Context: While covid-19 has infected more than 2 million and killed nearly 150,000 people globally, antimicrobial resistance (AMR) looms large as a hidden threat during the pandemic.
- Antimicrobial resistance is the resistance acquired by any microorganism (bacteria, viruses, fungi, parasite, etc.) against antimicrobial drugs (such as antibiotics, antifungals, antivirals, antimalarials, and anthelmintics) that are used to treat infections.
- Some bacteria due to the presence of resistance genes are intrinsically resistant and therefore survive on being exposed to antibiotics.
- This can happen in two ways:
- by sharing and transferring resistance genes present in the rest of the population or
- by genetic mutations that help the bacteria survive antibiotic exposure.
- Once the resistance has been acquired, it can spread in the rest of the population of bacteria through reproduction or gene transfer.
- As a result, standard treatments become ineffective, infections persist and may spread to others.
- Microorganisms that develop antimicrobial resistance are sometimes referred to as “superbugs”.
- Klebsiella, Acinetobacter, and E. coli. are some common superbugs found in India.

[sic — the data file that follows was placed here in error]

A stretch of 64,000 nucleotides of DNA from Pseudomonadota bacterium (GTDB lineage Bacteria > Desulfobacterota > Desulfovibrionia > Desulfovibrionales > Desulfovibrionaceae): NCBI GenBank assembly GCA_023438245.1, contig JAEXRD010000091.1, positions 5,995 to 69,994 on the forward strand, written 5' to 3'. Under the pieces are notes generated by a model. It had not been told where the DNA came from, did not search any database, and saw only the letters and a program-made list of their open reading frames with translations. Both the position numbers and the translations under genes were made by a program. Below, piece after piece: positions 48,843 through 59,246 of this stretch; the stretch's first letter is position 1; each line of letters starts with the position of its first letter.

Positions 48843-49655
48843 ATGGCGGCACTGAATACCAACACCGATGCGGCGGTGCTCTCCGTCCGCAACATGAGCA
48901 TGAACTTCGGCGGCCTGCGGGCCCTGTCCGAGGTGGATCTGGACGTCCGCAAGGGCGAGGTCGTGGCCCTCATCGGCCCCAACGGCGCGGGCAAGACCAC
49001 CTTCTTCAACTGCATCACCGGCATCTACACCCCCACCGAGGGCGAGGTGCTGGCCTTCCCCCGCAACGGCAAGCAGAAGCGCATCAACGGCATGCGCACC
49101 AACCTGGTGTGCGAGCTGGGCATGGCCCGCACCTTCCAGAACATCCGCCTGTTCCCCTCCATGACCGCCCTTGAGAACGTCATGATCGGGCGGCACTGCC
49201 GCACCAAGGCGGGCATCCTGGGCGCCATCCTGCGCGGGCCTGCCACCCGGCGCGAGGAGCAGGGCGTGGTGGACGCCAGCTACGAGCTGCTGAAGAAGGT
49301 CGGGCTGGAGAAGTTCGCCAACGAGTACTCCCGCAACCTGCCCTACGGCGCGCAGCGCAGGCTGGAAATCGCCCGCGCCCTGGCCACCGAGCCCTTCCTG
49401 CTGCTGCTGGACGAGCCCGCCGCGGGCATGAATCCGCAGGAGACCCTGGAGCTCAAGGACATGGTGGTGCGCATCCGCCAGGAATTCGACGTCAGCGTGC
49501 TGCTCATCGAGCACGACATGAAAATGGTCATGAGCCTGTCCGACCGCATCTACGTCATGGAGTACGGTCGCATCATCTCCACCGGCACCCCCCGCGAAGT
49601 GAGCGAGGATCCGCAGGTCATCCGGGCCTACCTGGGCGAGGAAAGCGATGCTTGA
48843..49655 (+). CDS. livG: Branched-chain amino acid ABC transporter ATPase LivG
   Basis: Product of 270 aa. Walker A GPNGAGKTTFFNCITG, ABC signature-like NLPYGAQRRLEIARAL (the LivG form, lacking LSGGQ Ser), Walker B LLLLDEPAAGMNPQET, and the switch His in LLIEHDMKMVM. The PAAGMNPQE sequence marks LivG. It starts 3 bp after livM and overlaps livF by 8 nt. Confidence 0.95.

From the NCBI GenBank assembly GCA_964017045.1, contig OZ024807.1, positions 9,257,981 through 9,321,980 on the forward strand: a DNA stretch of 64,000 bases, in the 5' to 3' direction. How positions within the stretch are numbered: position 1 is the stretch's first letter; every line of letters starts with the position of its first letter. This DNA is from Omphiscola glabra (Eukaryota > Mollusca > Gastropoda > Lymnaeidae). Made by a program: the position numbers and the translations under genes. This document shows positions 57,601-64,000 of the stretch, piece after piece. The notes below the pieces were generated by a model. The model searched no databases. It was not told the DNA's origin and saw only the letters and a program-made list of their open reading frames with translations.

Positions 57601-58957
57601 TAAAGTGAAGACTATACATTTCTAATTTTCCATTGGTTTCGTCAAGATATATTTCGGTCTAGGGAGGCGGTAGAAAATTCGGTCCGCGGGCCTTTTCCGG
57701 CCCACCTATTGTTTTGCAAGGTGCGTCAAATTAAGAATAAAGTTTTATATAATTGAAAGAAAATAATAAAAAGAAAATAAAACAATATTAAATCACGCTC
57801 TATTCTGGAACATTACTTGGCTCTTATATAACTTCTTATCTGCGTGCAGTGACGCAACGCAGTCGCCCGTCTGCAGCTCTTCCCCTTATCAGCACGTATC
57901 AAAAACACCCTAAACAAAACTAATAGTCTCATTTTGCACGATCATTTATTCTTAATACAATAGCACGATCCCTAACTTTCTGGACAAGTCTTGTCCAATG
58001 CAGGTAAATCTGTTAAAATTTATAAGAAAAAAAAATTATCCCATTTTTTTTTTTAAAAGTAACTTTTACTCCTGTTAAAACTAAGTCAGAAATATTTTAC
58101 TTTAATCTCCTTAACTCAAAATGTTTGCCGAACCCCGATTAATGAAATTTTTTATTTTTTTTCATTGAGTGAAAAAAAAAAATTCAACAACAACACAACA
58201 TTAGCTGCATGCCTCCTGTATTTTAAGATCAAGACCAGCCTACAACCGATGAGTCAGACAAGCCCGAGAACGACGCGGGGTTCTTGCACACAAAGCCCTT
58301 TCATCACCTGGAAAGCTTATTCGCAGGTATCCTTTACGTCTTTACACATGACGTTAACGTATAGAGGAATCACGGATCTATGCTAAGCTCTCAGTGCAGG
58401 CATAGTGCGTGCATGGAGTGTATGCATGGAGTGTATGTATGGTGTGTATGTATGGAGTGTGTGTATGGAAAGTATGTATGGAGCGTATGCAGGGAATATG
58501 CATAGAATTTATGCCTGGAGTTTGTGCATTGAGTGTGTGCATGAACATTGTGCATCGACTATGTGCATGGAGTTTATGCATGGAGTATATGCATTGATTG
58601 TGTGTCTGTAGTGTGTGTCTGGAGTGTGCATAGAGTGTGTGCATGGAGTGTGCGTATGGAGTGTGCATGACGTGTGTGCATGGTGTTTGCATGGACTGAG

- Antimicrobial resistance is now regarded as a major threat to public health across the globe.
Why is it a Hidden Threat amidst Covid 19 ?
- Covid-19 caused by a virus doesn’t require antibiotics for treatment.
- However, according to the World Health Organization (WHO), in case of hospitalization, patients may need antibiotics due to possible bacterial co-infection.
- Covid-19, in more severe cases, can cause pneumonia which in some cases will require administration of antibiotics to patients.
- Now, if this secondary infection is triggered by an antibiotic-resistant bacteria (ARB) then the situation becomes grave and harder to treat .
- This eventually leads to an individual’s death as seen in case of Wuhan City where AMR ensured more Covid 19 deaths.
Why is the situation more grave for India ?
- As per public health experts by 2050, 10 million people could be losing their lives every year to AMR globally, of which one-fifth will be in India.
- Already, more than 50,000 newborns die in India from sepsis because of pathogen-resistance to first-line antibiotics.
- The first line of antibiotics to be used in pneumonia are broad-spectrum macrolide antibiotics, such as azithromycin and clarithromycin whose resistance has been rising in the past.
- In the past few years, diseases like pneumonia and typhoid have become difficult to treat, and in 70% of the cases, treatment begins with more expensive, third-generation drugs.
- Further they are administered for a longer duration than before which increases the probability of AMR.
- Similarly Poultry and Cattle are given antibiotics for boosting their productivity but it eventually leads to development of AMR in Indians.
- Over the counter sale of antibiotics without a prescription is also a cause of concern which often leads to irregular and inappropriate intake of drugs.
- The gets amplified as Self Medication is a common norm in India